This moist honey wholemeal loaf recipe is designed for your bread maker. Just add all of the ingredients then select the wholemeal cycle. Easy.
This is my revised rating, I rated it several months ago, and now make this bread about 3 times a week. Of course, it's still a 5, I just found some ways to make it even better, and perhaps my tips can help someone else. I use the Basic setting, NOT the wheat, and I use the light crust option. I mix all dry ingredients together-except for salt-before adding them to the machine, including 3 TBS of vital wheat gluten (1 TBS per cup of flour). My machine takes wet ingredients first, and I add the salt to the liquids instead of the dry, because I have learned that salt can kill the yeast at a certain stage. I have had no more problems with rising since I started doing this (and also adding the wheat gluten). This bread is my family's standby...we haven't bought bread in several months! It's wonderful to see my loved ones eating such healthy bread, and it's very easy to make in the bread machine. Sometimes I even mix up the flour mix in separate bags, and then when I want to make a batch, I just dump a premixed bag in with the water, salt, honey, and yeast. It's working out just fine, thank you for such an easy, healthy recipe that is now our basic every-day bread. - 11 Dec 2003 (Review from Allrecipes USA and Canada)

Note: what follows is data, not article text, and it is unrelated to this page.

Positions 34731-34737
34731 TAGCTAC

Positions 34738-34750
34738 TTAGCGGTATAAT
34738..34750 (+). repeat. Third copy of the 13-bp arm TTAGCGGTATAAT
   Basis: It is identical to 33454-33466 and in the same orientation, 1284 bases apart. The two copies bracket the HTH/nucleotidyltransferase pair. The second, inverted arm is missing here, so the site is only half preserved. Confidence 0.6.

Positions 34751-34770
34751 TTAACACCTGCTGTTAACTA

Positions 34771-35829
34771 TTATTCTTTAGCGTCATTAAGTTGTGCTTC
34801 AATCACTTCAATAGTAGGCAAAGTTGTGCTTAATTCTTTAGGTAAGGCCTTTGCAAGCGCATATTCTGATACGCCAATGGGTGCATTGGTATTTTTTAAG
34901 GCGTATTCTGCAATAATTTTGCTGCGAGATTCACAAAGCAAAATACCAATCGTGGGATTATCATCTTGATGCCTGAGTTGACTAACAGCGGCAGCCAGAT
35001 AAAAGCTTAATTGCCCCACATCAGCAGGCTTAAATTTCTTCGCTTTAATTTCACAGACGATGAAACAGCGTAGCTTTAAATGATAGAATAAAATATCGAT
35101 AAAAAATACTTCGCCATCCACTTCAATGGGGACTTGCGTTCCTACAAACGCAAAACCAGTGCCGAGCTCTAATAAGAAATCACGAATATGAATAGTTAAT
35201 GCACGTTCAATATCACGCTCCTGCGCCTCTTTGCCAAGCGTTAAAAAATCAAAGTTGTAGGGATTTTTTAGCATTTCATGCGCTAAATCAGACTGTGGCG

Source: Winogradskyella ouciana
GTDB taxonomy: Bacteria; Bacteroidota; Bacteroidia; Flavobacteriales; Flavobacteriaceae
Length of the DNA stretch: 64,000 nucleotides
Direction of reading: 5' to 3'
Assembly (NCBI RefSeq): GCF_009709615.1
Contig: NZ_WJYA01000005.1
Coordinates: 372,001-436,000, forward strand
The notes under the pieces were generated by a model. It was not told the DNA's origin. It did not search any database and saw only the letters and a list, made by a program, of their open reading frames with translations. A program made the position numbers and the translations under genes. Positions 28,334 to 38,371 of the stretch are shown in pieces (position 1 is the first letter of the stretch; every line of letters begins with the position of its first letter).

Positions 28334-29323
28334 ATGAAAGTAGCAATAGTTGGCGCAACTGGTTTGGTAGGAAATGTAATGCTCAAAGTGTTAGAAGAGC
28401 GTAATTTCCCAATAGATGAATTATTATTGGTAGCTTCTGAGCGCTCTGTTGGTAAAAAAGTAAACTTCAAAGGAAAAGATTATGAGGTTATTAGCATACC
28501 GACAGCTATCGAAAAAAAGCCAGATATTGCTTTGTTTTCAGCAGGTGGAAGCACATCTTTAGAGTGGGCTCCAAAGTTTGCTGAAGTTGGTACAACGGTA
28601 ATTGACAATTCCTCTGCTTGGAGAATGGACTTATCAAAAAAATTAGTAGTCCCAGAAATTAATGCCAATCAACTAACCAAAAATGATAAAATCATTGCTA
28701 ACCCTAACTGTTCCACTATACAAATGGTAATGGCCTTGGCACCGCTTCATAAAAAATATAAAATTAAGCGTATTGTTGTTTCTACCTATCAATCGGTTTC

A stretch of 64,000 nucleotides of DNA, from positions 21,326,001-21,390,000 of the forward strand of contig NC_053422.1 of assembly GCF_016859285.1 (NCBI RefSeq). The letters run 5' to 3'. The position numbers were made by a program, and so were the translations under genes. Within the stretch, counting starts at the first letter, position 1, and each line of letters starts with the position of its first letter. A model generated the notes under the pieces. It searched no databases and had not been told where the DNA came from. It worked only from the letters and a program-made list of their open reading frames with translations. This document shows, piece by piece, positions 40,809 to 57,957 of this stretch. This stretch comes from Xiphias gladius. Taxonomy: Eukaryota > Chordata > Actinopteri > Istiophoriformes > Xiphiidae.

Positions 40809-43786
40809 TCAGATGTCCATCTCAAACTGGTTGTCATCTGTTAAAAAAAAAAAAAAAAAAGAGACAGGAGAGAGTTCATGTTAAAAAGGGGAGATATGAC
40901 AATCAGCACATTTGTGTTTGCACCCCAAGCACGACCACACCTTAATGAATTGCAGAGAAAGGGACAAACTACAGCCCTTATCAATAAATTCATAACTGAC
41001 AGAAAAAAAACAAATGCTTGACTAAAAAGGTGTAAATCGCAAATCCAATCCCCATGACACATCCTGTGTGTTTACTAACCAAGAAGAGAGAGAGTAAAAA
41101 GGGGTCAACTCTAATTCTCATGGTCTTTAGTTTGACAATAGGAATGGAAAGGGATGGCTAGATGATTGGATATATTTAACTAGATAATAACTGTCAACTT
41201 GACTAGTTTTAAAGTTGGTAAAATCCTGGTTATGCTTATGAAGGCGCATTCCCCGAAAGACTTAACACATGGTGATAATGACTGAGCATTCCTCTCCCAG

Wonderful whole wheat bread ... my family loved the sweetness. I did substitute butter for the shortening and it turned out great. The crust was a little chewy so will bake it on "light crust" next time. - 15 Jul 2002 (Review from Allrecipes USA and Canada)
This recipe was fantastic! YUMMY! I used 1 cup of unbleached bread flour and 2 cups of stone ground whole wheat to get a better rise. I don't have a bread machine, so i proofed the yeast and made the dough in my mixer with a dough hook. For the few people having trouble with this recipe, the recipe works, but bread can be tricky if you don't understand the basics. If you're making this in a bread machine and adding the yeast with all of the dry ingredients, take note of a few things: first, the water needs to be the right temp. around 120 degrees F if you are adding yeast to the dry ingredients in the breadmaker. if it is not warm enough, the yeast will not activate, if it is too warm (about 130 degrees) the water will burn and kill the yeast. the honey content needs to be just right as the yeast eat sugar, and like people, they can starve or overeat if there is too much sugar in the recipe (which makes them lethargic), if you want more honey, add more yeast. also, wheat flour must be kneaded longer to glutenize, i kneaded it for about 10-15 minutes. - 08 Feb 2006 (Review from Allrecipes USA and Canada)